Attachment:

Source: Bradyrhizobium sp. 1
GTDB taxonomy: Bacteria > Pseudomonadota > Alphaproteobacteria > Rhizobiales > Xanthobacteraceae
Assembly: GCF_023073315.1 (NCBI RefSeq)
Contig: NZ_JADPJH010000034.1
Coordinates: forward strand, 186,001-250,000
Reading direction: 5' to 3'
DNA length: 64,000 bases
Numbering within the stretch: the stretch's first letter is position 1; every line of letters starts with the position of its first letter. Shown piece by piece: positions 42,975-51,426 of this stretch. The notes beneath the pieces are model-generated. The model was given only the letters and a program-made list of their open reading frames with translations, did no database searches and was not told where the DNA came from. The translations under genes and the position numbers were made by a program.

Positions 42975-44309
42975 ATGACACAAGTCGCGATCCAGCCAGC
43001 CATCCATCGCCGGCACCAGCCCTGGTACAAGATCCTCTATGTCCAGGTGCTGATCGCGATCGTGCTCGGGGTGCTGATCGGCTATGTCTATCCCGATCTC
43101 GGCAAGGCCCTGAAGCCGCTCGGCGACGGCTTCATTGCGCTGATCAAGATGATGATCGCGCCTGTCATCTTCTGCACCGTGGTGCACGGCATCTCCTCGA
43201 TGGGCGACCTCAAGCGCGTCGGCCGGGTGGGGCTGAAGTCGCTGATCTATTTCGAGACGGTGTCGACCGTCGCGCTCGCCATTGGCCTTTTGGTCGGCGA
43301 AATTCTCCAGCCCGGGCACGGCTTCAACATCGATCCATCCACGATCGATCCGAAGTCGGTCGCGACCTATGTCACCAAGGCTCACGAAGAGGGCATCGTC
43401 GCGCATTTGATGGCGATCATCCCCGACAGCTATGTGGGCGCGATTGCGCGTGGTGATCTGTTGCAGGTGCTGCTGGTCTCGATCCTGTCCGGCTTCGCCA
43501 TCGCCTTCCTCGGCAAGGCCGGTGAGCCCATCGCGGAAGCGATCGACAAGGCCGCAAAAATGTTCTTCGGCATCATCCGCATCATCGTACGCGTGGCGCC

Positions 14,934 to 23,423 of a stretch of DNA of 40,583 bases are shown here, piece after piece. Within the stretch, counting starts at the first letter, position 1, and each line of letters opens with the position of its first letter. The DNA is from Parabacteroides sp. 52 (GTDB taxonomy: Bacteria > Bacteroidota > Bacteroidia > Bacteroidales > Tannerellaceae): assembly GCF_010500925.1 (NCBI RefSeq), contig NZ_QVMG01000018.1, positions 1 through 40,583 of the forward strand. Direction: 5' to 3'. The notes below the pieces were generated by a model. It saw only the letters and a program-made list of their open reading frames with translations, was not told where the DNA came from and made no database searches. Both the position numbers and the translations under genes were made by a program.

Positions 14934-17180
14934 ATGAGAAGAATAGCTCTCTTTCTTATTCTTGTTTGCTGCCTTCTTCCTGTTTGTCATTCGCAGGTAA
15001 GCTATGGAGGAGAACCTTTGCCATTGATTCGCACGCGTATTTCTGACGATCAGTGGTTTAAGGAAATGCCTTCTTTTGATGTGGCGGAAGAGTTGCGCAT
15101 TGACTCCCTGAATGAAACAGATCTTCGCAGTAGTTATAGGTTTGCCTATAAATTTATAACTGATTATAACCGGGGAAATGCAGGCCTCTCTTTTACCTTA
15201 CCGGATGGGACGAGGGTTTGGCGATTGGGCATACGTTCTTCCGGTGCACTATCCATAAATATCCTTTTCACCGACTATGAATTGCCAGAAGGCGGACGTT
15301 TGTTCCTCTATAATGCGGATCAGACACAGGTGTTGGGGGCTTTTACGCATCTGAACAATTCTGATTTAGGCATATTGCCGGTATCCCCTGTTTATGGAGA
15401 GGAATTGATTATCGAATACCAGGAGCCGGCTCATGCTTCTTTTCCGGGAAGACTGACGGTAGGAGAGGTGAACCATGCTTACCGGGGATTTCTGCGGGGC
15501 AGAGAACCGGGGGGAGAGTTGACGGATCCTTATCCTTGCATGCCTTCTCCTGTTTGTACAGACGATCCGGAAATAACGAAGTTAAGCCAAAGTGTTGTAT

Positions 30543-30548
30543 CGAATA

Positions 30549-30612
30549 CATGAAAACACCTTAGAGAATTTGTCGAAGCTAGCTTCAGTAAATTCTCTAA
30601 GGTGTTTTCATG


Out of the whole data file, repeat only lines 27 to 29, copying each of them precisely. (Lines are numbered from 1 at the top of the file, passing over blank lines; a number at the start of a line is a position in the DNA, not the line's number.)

30543 CGAATA

Positions 30549-30612
30549 CATGAAAACACCTTAGAGAATTTGTCGAAGCTAGCTTCAGTAAATTCTCTAA